Banks then asked if the service were designed to operate similar to Verizon's service. Baka responded that the service itself was similar but functioned at a lower frequency than the Verizon signal, allowing it to travel farther.
The service will use two towers in the county: one located on Putney Road about three or four miles south of Route 60 and another on Route 45 North about four miles north of Route 60. Because of the frequency level, the service is designed to reach all of Cumberland County, according to Baka.
During public comment, Carol Miller pointed out that unlike the other board members, neither Meinhard nor Ingle had yet posted a picture or bio on the County's website.
During board member comments, Ingle remarked on his vote to approve the allocation of funds for Madeline's House. He reiterated the large number of telephone calls he had received regarding support of Madeline's House.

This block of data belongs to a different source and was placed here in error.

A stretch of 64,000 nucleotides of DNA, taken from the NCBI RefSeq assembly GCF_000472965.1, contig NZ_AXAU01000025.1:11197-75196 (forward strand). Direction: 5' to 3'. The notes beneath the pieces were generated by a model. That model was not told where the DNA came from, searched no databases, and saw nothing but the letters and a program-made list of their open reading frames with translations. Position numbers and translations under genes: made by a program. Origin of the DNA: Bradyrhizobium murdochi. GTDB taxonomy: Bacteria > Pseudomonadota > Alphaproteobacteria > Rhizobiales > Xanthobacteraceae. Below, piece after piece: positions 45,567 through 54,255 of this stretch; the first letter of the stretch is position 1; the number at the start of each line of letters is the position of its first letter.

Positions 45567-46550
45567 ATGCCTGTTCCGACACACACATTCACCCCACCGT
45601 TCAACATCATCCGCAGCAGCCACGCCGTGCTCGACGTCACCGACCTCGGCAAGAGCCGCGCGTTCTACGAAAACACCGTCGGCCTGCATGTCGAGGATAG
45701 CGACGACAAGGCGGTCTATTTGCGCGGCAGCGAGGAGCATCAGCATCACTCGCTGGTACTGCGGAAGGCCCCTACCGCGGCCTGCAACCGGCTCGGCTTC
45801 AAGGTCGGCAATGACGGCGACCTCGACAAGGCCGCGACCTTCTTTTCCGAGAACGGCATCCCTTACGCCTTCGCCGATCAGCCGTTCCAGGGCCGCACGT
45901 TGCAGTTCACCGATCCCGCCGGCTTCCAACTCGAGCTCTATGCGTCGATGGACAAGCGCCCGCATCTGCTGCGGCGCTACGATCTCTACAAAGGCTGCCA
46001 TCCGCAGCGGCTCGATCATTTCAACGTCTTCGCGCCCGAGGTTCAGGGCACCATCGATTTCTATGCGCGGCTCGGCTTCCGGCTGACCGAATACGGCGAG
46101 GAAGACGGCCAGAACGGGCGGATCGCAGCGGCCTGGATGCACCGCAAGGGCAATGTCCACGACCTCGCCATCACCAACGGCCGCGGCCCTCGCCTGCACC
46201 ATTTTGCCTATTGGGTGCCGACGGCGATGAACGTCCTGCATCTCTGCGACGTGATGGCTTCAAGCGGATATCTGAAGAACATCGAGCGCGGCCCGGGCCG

Pointing out that the extra funds were allocated from excess funds originally designated for Piedmont Area Transit, “I feel like I have represented the wishes of my district without an additional expense to the County.”
“I want everybody to know that I'm not here to blow your tax dollars…I'm very far from that. But I do see the need for services that can provide such an impact, such as Madeline's House and fire departments, rescue squads and other organizations that give us service at very little cost. Service that we just cannot turn our backs on.”